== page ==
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Default Judgments

Posted on in Complex Divorce

Texas complex divorce attorney, Texas high asset divorce lawyerIn Texas, a person filing for divorce must serve his or her spouse with a copy of the petition for divorce. The recipient is then required to file a written answer within a certain time period. Failing to do so can have serious consequences, including the issuance of a default judgment against the respondent, so if you have been served with a petition for divorce, it is important to contact an experienced complex divorce attorney who can explain your legal options.

Procedural Requirements

To initiate a divorce, one party must file a petition containing all of the basic information about the couple, including the date of the marriage, the date of separation, and the ages and names of any children. The petition will also contain requests for the court regarding property division, child support, and custody. The respondent must then submit an answer, which simply acknowledges the receipt of the divorce petition and states whether the respondent agrees or disagrees with the petition. The answer should also clearly state the recipient’s position on the other spouse’s statements and proposals.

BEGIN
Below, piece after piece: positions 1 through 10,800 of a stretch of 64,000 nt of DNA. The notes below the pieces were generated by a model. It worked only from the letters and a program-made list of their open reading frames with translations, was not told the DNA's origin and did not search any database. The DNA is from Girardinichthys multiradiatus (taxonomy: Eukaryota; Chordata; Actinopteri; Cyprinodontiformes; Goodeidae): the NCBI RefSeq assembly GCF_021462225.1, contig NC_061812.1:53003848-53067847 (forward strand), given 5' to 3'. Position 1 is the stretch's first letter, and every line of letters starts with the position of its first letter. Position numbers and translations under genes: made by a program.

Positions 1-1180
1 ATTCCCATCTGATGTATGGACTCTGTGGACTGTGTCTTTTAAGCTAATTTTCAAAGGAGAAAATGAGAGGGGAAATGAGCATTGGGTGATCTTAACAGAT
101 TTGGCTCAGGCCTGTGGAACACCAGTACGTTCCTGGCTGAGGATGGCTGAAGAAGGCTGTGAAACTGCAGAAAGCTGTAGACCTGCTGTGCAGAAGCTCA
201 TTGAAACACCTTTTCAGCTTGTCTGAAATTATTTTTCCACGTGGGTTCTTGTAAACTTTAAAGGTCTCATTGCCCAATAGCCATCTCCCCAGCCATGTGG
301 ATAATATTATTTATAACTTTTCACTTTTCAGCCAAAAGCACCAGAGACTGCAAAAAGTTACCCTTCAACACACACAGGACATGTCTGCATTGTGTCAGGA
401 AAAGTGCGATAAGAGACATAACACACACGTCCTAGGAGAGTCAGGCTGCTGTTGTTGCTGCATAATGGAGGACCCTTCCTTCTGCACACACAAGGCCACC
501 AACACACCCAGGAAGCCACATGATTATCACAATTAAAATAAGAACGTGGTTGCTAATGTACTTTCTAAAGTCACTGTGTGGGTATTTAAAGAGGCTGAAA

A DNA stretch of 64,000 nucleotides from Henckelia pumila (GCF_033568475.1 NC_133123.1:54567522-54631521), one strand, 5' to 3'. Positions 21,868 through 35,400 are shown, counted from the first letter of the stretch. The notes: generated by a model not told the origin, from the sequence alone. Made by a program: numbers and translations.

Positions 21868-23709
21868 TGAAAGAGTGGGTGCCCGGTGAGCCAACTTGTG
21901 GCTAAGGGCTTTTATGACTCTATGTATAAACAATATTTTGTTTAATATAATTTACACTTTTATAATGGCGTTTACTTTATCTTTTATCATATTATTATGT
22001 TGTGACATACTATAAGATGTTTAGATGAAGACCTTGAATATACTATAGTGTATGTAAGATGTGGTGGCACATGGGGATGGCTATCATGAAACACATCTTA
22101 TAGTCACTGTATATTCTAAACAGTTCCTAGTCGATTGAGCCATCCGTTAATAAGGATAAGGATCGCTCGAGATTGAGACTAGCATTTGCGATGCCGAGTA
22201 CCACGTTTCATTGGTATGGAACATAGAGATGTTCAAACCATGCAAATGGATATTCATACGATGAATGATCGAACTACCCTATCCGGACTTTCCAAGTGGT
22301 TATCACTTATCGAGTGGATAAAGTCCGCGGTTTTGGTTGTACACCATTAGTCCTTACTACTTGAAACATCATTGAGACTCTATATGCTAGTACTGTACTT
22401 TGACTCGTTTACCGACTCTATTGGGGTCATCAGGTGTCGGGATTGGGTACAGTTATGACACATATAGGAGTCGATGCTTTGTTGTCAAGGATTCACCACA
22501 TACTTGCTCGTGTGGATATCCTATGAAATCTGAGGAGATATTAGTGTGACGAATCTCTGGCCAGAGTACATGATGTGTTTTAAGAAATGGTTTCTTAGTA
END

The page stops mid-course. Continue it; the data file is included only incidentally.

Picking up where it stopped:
Although it is not a complex document, failing to file it in a timely manner can seriously affect the outcome of divorce proceedings. For example, if a respondent does not return the answer, the court will assume that he or she agrees to the terms offered by the other spouse. A court may then enter a default judgment, which means that the respondent will no longer have the opportunity to make his or her case regarding property division or child custody arrangements.

Respondents are permitted to file motions asking the court to set aside default judgments. However, this can be extremely difficult, as a respondent would need to provide a strong legal argument to support the motion. For instance, courts have stated that in order for a default judgment to be set aside, courts must analyze specific factors, including:

  • Whether the failure of the respondent to answer was unintentional and not the result of indifference, but was due to a mistake or accident;
  • Whether the motion for a new trial includes a worthy defense; and
  • Whether granting the request would cause a delay in the proceedings or injure the petitioner.

If a respondent is able to satisfy all of these requirements, he or she may have a default judgment set aside.

Contact an Experienced Complex Divorce Attorney Today

 If you are were recently served with divorce papers, please contact The Law Offices of William D. Powers at 512-610-6199 to schedule an initial consultation with an experienced Leander complex divorce attorney who can help explain all of the necessary procedural requirements.
 
 
Source:

http://www.txcourts.gov/media/1084233/Texas-Rules-of-Civil-Procedure.pdf

The Law Offices of William D. Powers

8911 N. Capital of Texas Highway, Building 2, Suite 2105, Austin, TX 78759